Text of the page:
Perhaps much more important than the constricting effect that Cartesian Dualism has had upon the science/religion dialog is the effect that it has had upon the practice of religion. “ ... for centuries, we in the West have divided the world into spiritual phenomena and natural phenomena, as if all phenomena were not natural. To put it another way, we came to believe that some natural laws were more God’s laws than others. Faith and spiritual experiences were dismissed as delusions that had no basis in fact.... Scientific rationalism even influenced religion. ‘The religious groups had to be creatures of the Enlightenment,’ explains David Baird, minister of the Putnam United Methodist Church in Putnam, Connecticut. Even today, reverend Baird notes, ‘the training we get is ninety-nine percent intellectual, theological, and philosophical. There is very little on the cultivation of the spirit.’ For the last few centuries, he notes, many religions have ‘tried to package religion in a way society could accept.’ When he did hands on healing as a Lutheran minister, he recalls, ‘people felt it was getting into magic. They thought I was leaving orthodox Christianity.’” [Goldner, Diane: Infinite Grace, Hampton Roads Publishing Co., Charlottesville, Va., 1999, pp. 42-43]
The formal dialog between science and religion can be summarized thus:
1. In the early days of science, the Church (in the West) and the leaders of Islam (in much of the Near East) not only controlled the dialog, but they employed professional scientists: astronomers, mathematicians, and the like. While these professionals made much progress in science, their conclusions were always subject to the tests of religious dogma. In India and the Far East, dogma has never been as highly esteemed, and scientific studies at that time were not a major part of the intellectual climate. The source of true knowledge was considered to be enlightened masters who claimed to maintain a union with the Ultimate (sometimes called “God”, sometimes not), and whose pronouncements were beyond questioning because the Ultimate is by definition omniscient.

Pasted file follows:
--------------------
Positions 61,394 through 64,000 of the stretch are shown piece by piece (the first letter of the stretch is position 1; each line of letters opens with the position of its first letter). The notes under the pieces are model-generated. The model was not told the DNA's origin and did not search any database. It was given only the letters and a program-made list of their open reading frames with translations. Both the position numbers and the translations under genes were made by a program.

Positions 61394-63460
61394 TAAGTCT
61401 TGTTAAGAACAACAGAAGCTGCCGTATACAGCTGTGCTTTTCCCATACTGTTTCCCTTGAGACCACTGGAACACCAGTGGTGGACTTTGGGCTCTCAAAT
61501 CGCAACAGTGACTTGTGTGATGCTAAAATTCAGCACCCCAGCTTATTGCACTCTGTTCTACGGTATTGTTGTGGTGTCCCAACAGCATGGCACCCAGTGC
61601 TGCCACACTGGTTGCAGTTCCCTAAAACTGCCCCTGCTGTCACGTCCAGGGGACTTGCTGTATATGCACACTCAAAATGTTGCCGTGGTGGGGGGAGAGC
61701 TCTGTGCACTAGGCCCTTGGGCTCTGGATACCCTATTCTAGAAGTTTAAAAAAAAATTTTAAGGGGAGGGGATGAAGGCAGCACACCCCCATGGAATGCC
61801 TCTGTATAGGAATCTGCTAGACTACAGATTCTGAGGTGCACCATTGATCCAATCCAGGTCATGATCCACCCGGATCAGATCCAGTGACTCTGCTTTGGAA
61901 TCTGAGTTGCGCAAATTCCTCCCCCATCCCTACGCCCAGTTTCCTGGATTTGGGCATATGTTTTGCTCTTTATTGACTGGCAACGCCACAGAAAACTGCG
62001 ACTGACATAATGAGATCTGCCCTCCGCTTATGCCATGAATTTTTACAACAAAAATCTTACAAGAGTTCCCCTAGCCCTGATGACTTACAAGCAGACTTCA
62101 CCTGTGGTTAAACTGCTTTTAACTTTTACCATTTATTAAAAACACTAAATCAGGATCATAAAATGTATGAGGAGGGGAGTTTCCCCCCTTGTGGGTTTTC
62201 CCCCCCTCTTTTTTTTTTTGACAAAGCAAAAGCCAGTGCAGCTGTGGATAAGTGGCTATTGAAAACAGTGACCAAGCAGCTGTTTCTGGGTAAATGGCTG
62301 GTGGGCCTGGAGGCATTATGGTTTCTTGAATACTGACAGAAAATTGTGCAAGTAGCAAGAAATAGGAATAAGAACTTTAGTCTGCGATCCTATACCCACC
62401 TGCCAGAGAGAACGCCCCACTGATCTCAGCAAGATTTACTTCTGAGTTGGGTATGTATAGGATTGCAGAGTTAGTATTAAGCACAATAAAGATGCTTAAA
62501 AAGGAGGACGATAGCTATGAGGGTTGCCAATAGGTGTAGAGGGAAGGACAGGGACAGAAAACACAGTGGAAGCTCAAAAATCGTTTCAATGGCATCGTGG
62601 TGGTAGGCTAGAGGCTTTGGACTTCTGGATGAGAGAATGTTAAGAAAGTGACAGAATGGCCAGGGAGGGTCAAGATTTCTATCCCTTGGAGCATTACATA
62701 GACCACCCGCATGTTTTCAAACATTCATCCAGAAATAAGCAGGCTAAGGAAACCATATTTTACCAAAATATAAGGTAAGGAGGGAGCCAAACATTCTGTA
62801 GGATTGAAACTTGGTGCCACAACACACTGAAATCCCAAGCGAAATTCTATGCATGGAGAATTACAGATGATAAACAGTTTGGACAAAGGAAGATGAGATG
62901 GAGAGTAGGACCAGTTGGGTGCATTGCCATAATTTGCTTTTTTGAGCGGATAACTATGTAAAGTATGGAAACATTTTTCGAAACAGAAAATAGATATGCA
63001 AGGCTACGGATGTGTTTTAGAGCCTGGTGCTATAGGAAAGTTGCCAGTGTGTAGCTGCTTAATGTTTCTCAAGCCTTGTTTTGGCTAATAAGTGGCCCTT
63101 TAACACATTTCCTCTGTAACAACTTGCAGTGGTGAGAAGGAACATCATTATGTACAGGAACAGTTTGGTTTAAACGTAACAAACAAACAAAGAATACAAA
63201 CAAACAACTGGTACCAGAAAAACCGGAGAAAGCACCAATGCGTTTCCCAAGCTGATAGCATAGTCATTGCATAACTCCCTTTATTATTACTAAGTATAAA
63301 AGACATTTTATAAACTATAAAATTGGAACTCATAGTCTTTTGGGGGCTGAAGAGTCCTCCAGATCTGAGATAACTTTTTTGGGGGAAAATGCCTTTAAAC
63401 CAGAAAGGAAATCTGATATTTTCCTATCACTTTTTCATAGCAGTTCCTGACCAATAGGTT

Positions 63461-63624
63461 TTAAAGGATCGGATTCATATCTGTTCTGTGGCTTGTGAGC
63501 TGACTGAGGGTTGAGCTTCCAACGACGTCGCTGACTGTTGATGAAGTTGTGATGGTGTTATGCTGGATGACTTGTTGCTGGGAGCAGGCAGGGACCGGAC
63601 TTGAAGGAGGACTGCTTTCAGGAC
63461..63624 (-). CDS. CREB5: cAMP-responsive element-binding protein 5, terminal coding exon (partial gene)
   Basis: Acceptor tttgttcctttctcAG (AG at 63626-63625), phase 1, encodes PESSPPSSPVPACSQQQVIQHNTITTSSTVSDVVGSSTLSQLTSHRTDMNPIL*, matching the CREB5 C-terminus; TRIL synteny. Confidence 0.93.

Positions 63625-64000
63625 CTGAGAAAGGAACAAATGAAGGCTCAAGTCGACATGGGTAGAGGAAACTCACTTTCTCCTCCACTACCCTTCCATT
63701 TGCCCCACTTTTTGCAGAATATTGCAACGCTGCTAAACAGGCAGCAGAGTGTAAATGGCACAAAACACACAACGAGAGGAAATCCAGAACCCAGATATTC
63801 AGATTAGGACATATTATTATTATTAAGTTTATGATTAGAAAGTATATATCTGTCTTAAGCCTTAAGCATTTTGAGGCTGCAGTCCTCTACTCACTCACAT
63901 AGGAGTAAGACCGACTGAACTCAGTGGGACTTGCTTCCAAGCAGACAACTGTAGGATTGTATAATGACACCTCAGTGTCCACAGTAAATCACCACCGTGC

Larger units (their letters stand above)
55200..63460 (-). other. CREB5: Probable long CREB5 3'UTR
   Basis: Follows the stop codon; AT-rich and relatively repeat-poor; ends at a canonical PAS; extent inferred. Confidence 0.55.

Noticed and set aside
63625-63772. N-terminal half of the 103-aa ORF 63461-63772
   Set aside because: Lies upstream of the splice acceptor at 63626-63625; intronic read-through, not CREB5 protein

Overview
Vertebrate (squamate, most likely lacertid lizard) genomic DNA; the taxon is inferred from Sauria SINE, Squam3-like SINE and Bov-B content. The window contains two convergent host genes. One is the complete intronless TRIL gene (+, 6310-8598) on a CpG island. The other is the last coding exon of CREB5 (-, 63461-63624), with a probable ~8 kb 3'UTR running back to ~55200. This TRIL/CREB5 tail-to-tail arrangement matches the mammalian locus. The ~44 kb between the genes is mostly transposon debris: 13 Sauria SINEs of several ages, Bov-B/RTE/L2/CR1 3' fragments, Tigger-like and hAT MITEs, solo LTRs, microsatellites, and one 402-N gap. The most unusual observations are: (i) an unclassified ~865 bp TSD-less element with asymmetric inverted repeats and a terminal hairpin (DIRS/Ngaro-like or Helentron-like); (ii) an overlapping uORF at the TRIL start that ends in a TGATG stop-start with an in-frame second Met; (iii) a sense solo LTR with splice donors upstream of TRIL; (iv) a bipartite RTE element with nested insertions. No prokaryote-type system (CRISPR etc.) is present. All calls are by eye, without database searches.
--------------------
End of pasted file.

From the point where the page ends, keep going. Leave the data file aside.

2. Beginning during the so-called “Enlightenment,” (notice the almost diametrically opposed usages of this word in the East and West), the religious side of the dialog lost much of its following among the intelligentsia in the West and, to perhaps a lesser extent, the Near East. Gradually, the situation described above by Rev. Baird came to be, even to the extent of weakening the influence of the mystical religions of the Far East.
3. By the end of the 18th century, scientism had become the de facto religion of the intellectual elite in most of the world, although there were vast numbers of people less analytically inclined, who continued to accept the religious traditions of their ancestors. In fact, science did seem to prove the mechanical nature of a universe which was infinite in extent, history, and future.
4. During the 20th century, as we have discussed, many of the props were pulled from under scientism, and the work of Thomas Kuhn, the founders of General Semantics, and others helped to reveal the difference between scientism and science. Also, the influence of Indian, Far Eastern, and aboriginal religions began to be felt in Western society, largely due to a generation that found itself intellectually as well as spiritually unsatisfied with materialism. Willis Harman, in “Toward a Consciousness Metaphor in Science,”[ Noetic Sciences Review, 24 (Winter 1992), pp. 35-36] stated,
“There is a common misconception about science, not shared by good scientists. That is that science describes reality. But in fact the activity of science is basically a way of understanding based on making models ... or choosing metaphors ... to represent certain aspects of reality.... Great mischief can result when the models and metaphors of science are mistakenly taken to be the ‘true’ description of reality. Because when they are, people feel a necessity to defend them, and to stamp out competing reality claims. Many of the conflicts in the history of science, as well as the conflict between science and religion, have been battles between groups who insist that their metaphors are ‘really’ how reality is. Mainstream science, characterized by an obsession with prediction and control, has almost exclusively employed physicalistic metaphors such as ‘mechanisms’, particles, waves, or fields. It has been very dubious about more holistic metaphors such as organism, personality, ecological community, or the Gaia metaphor for the Earth and its biosphere. (Scientists have typically insisted that these whole-system descriptions can or will be understood in terms of their parts.) Further, science has tended to disallow a third kind of metaphor, a consciousness metaphor.’
In fairness, it must be added that many of the religious conflicts throughout human history have resulted from failure to perceive that models represent reality but are not themselves essentially real: “the map is not the territory.” We will discuss the consciousness metaphor in much greater detail later.
Next, we will enumerate the topics of discussion in the science/religion dialog as of this writing.